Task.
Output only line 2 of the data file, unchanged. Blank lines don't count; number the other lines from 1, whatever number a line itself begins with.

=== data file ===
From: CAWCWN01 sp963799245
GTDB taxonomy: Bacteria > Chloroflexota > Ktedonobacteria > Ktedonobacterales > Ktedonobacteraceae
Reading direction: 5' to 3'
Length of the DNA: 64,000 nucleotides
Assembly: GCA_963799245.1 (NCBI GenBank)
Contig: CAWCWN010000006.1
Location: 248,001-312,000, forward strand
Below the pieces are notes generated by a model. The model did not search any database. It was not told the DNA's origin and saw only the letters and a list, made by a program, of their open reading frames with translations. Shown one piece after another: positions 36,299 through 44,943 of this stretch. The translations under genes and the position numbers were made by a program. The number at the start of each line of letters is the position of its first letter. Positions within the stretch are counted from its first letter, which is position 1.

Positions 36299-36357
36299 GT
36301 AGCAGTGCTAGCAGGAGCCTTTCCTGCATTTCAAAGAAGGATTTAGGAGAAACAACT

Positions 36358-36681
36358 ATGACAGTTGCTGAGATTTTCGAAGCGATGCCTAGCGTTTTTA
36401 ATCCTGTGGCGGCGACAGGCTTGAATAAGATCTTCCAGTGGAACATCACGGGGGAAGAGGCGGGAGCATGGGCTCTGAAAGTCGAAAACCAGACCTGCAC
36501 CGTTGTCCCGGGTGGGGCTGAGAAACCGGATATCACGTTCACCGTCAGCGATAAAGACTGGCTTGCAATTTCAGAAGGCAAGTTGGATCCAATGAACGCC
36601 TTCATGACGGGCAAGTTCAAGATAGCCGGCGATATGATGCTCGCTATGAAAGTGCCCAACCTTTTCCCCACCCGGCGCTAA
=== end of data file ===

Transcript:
GTDB taxonomy: Bacteria > Chloroflexota > Ktedonobacteria > Ktedonobacterales > Ktedonobacteraceae